May 2019  

SEAoO Education Committee

SEAoO Students at NASCC 2019

This year SEAoO was able to help sent over 30 SEAoO students to the Steel Conference (NASCC).  They learned from fantastic presentation and meet with SEAoO professional members.

University of Toledo SEAoO students at NASCC 2019

^University of Toledo SEAoO Students at NASCC 2019

Jobsite Tours:

Do you have an interesting project that is under construction or know of a project that students would enjoy visiting?  Remember how much you learned during site visits?  Email me to get in contact with your local SEAoO student chapter and schedule a student site visit!  

Thank you,
Bernie Kooi, PE, SE, LEED AP
SEAoO Basic Education Committee Chair
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Industry News and Notes

Wood design course at Virginia Tech on May 21 & 22

Dr. Frank Woeste (who has spoken at SEAoO Conferences in the past) will lead a 2-day wood design course in May at the Virginia Tech campus.  "This course is designed for individuals who are involved in the design, construction, and inspection of wood buildings.  The primary focus and objective of this course are a mastery of wood design basics and understanding of the many factors routinely used and required by the 2018 National Design Specification® (NDS®) for Wood Construction."

More info on their website here: 

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SEAoO Young Members Committee

The YM committee would like to thank everyone that has participated in our events and especially the joint trivia night we had on 4/30. We are looking forward to having this event on an annual basis.

Please stay on the look out for more info about our next event at the annual conference!

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SEAoO Licensure Committee

Licensure in the Crucible

One can make a strong argument that the scientific method is a great advancement for humankind.  The scientific method shifts understanding away from the realms of conjecture and superstition. It subjects assertions to the rigors of experiment and prediction where ideas are continually challenged to verify their veracity.  Arguments must be able to adapt to evidence or face relegation to the past.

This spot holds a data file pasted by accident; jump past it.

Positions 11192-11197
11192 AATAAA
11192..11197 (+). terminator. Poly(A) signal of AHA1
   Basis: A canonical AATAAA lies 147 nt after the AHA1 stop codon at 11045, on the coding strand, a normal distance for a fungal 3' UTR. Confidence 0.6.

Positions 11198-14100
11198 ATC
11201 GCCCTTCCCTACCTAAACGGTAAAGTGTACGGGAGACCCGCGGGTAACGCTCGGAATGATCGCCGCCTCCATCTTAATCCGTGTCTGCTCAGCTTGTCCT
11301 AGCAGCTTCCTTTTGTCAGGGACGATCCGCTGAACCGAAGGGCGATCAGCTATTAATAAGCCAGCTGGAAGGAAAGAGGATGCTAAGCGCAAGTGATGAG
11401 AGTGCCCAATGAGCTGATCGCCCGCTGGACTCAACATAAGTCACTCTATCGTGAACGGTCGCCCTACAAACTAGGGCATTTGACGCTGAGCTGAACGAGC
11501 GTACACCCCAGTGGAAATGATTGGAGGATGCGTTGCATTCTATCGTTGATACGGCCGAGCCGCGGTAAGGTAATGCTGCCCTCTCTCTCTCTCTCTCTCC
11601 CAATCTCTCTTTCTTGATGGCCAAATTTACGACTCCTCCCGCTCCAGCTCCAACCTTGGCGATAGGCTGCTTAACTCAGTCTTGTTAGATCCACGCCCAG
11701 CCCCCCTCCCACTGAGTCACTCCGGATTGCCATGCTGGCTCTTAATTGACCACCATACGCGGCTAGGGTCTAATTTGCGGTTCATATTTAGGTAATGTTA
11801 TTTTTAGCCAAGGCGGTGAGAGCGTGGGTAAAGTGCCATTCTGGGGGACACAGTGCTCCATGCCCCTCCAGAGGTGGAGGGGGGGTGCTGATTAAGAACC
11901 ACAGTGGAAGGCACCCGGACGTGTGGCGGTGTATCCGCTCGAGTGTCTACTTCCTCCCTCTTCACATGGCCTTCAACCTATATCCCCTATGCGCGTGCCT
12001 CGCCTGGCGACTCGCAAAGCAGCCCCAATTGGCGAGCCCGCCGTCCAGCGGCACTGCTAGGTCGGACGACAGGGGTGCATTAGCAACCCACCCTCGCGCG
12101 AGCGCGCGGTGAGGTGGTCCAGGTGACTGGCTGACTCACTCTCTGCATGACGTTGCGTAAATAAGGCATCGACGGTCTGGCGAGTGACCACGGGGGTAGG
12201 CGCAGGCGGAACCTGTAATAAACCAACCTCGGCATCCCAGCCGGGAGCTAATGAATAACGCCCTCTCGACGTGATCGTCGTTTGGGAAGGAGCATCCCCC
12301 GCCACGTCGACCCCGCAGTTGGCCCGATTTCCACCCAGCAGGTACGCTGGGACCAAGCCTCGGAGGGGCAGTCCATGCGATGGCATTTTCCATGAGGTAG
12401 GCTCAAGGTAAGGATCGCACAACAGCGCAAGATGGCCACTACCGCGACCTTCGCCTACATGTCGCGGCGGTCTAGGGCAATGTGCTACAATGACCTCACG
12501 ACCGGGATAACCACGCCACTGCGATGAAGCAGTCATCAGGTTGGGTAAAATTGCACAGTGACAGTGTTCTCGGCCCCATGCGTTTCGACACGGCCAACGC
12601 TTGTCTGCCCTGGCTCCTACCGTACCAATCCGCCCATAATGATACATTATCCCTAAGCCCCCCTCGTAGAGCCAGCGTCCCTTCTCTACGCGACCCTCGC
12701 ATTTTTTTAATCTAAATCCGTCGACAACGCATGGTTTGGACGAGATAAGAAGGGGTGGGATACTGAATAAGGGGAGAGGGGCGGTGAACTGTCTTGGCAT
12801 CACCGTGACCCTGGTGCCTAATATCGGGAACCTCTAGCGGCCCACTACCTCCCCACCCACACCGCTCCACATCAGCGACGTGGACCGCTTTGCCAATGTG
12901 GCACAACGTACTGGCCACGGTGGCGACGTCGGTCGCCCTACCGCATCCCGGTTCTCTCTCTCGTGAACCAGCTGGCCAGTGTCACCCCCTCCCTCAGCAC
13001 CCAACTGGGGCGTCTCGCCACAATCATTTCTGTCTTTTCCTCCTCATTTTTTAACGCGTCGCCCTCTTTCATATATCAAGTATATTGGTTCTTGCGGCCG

This approach has led to some truly astounding findings.  The recently released “photo” of material surrounding what appears to be a black hole helps further verify Einstein’s theoretic models of the universe; well over 100 years after publication the model is still being tested. This concept that ideas must be able to withstand and respond to evidence and testing to become a theory is akin to a metallurgist removing impurities by firing the metal in a crucible.   

Engineering uses the scientific method extensively in developing new ideas or testing long standing ones.  For example, before a new connection type can be added to the AISC Seismic Provisions, it undergoes rigorous testing to verify its performance.  In that light, one can consider recent legislative efforts as tests on the prevailing theory that engineering licensure serves to effectively and efficiently protect the public.